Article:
Taming a Tiger

By Gosnell, Ron | American Forests, September-October 1989 | Go to article overview

Taming a Tiger


Gosnell, Ron, American Forests


"Fire coming up Sugarloaf Mountain," was the cry. "Run for your lives!"

And they did.

Some people barely escaped as flames raged from Black Tiger Gulch and engulfed their homes. At 1,778 acres and more than $5 million in losses including 39 homes and 28 other structures), the Black Tiger fire was the most destructive forest fire in the history of Boulder County, Colorado.

The blaze began around 1 p.m. on Sunday, July 9. County Sheriff Brad Leach says the fire was probably caused by a discarded cigarette near Sunnyside in Boulder Canyon. The time and place for a fire start could not have been worse.

Colorado was in the midst of a record-breaking heat wave. By midday on Sunday the temperature was topping 100, and dry southeast winds blew steadily at 20 to 25 miles per hour. Colorado Governor Roy Romer had banned open fires for half of the state. The forest was tinder dry, and firefighters were on edge.

Black Tiger Gulch is a steep, narrow draw running southeast to northwest from Boulder Canyon. It took only 10 minutes from the first report to the sheriff's communication center for 60 acres to catch and a huge head of fire to build. The initial attack units-volunteer fire departments from the towns of Sugarloaf and Nederland-responded rapidly, but they never had a chance.

Cured grass in the gulch carried the fire swiftly from its source into the timber. The rate of spread was easily three times what it would have been on flat round with the same fuels. The 60-percent slope caused the timber above the fire to preheat, and the natural draw acted as a chimney.

Hot, dry winds pushed the fire with such ferocity that by the time it had climbed 1,000 feet in elevation, a column of smoke was billowing high enough to be visible in Fraser, Colorado, 60 miles away on the west side of the Continental Divide.

The valiant battles it took to tame the Black Tiger holocaust over the following week will be told and retold. Firefighters risked their lives to save other people's homes, in some cases while knowing that their own homes were in danger of burning to the ground.

Almost every fire department in Boulder County's mutual-aid system responded. Overhead was an air show consisting of a DC-6 and two PB4Y World War 11 slurry bombers, plus, two helicopters equipped wi th water- drop buckets slung below. An Interagency Type I Overhead Team-the best available-and trained fire crews from around the West joined local firefighters on the fire lines.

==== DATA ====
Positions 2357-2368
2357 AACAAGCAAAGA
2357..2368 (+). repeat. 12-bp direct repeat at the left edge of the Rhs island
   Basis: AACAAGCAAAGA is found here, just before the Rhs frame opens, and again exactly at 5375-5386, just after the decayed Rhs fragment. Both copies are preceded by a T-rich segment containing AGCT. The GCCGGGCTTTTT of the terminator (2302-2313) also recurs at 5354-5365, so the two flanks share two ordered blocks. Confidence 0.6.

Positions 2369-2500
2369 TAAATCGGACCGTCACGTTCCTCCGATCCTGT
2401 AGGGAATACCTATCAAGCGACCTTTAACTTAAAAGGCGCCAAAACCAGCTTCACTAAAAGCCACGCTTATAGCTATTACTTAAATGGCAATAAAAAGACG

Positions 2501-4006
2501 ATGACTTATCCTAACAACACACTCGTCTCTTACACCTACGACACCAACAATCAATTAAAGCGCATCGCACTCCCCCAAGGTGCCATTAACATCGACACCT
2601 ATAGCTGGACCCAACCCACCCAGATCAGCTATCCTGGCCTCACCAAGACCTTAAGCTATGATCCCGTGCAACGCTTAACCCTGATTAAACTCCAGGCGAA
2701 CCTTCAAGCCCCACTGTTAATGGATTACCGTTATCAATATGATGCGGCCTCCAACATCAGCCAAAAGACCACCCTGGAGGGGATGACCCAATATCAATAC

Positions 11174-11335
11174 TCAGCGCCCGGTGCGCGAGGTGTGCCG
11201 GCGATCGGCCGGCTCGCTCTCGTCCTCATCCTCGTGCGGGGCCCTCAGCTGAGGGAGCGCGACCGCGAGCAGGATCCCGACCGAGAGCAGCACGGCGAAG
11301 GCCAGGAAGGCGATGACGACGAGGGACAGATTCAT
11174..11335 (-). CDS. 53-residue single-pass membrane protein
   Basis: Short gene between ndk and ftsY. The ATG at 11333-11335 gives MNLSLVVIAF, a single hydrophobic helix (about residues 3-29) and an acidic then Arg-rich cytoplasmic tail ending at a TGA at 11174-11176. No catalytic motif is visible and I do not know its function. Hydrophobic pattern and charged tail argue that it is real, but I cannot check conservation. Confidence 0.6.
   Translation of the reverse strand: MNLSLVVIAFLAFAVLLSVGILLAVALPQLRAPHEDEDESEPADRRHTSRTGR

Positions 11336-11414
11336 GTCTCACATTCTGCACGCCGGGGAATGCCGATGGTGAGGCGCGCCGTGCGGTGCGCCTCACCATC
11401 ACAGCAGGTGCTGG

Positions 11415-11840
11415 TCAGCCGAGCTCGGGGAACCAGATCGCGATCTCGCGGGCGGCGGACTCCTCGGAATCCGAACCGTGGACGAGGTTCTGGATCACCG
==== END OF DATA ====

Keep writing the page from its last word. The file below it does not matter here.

On Tuesday cooler air and a half inch of rain helped the crews get the upper hand, and control was achieved by Thursday morning, July 13. The Type I team was released that afternoon, and the Colorado State Forest Service transferred its emergency authority back to the county at 6 p.m. Friday. Not until the following Friday did Boulder County relinquish responsibility back to the weary Sugarloaf volunteer fire department for final mop-up and patrol.

Residents have been on a roller coaster of emotions that range from disbelief and shock to grief and anger. As long-time Sugarloaf resident Roland Fischer said at a public hearing during the fire, "Don't give me furniture or dishes and clothes. I have no place to put them. I don't have a home. And please don't tel me what I have to do. I just need some time."

Black Tiger was a big-ticket news item for the media, and local residents grew to resent all the unsolicited attention. Early during the fire week, while the ashes of homes still smoldered, one couple was painstakingly searching for anything of value from the remains of their home. A Denver television station news helicopter spotted them and descended, cameras whirling while the helicopter's rotors sprayed the couple with dust and debris. "If I'd had a gun, I'd of shot them," said the wife later.

Black Tiger has added fuel to issues facing firefighters in the West and elsewhere. …

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